Brazen cynicism

Doug Muder admits to being surprised by the Republicans’ brazen cynicism in this week’s tax reform vote.

So what about that big infrastructure project Trump talked about. . . . Where’s the money for that going to come from? How’s he going to keep his promise not to cut Medicare, Medicaid, and Social Security, once the trillion-a-year deficits start happening. . . ?

He won’t keep that promise. He’s already breaking it.

If this passes, there will be no money left for populism, and no money left to save the programs the middle class depends on. They’ll have given it all to the rich.

They’re doing it as you read this, and they’re being totally brazen about it. (The Weekly Sift, December 4)

For Carey McDonald, even some Democrats are implicated in the tax reform bill.

Every Democrat that ever ran on tax cuts owns a piece of this slash and trash legislation that is a straight up wealth transfer from poor and working folks to the winners in Trump’s cynical world. . . .

As if government shouldn’t even try to solve social problems. As if public education, public infrastructure, publicly owned resources and universal benefits haven’t been a rare historic route out of poverty for those who have been able to access them, and the foundation of whatever middle class we’ve ever had. As if the only goal is to spend less (except when it comes to “economic development incentives,” of course) no matter who literally loses their lives or livelihoods as a result. (Facebook, December 2)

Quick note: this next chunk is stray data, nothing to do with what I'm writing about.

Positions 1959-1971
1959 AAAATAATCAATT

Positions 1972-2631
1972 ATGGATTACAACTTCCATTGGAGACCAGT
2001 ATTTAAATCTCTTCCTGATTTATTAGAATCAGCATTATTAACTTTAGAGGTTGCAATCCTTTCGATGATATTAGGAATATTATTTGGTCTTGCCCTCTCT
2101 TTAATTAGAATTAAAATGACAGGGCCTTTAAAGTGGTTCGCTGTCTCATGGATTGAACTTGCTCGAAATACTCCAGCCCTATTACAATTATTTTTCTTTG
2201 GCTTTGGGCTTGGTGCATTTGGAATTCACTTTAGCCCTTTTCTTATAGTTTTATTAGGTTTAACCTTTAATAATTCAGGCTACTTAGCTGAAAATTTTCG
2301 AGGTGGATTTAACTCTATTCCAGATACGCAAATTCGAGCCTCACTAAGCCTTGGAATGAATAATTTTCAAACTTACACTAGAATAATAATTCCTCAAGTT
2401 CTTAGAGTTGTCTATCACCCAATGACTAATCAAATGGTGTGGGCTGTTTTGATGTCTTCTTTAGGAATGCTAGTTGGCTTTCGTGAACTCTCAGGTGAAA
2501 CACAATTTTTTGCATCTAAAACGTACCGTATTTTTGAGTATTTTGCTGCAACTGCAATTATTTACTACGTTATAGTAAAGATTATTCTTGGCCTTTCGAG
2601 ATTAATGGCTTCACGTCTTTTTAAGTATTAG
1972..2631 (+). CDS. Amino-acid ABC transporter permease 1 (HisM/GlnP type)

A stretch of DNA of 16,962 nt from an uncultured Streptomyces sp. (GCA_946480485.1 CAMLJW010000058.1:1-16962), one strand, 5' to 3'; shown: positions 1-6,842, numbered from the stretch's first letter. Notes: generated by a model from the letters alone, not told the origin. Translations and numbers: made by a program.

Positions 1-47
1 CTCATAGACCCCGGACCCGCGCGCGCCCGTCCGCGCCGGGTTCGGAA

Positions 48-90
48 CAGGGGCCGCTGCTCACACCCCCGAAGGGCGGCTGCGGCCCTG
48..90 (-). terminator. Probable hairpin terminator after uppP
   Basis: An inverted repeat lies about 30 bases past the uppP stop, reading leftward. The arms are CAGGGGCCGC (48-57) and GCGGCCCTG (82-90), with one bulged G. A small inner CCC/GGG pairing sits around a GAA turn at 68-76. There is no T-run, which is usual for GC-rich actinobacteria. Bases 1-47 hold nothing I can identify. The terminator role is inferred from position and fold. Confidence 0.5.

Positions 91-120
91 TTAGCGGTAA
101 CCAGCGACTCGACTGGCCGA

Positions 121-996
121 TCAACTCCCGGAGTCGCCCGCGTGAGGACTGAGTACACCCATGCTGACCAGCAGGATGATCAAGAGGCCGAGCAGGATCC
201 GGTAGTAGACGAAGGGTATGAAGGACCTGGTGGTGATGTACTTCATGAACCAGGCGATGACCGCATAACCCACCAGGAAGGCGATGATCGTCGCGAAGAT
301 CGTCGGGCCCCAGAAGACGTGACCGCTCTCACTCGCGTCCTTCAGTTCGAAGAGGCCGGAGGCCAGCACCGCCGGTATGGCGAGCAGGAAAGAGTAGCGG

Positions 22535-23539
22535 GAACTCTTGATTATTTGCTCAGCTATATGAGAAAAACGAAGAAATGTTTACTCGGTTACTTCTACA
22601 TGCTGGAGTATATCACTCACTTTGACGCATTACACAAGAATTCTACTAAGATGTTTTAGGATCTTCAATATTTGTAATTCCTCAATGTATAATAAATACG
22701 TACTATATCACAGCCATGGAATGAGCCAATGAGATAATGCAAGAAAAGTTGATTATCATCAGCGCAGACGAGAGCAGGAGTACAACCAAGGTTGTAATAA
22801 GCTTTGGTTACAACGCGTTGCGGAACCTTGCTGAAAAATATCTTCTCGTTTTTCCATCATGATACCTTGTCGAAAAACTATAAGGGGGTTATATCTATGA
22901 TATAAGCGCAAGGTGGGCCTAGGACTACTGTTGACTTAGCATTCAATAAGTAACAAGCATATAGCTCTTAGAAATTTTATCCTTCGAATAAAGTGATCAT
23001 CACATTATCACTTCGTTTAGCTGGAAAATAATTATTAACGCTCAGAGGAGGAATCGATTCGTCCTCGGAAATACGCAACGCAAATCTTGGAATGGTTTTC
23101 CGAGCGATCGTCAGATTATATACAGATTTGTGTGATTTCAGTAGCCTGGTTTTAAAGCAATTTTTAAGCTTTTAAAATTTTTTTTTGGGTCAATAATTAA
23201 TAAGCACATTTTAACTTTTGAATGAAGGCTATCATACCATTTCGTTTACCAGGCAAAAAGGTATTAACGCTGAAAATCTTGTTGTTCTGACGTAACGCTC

The Rev. David Miller believes that current conservative politics are “destructive for the soul of this country and our ability to build any true version of Beloved Community.”

That is why I speak out, preach out and act out. If we wish to see a future based in the values and religious grounding we profess, we are called to act often, boldly and stay grounded in humility, reflection and, as much as possible, love.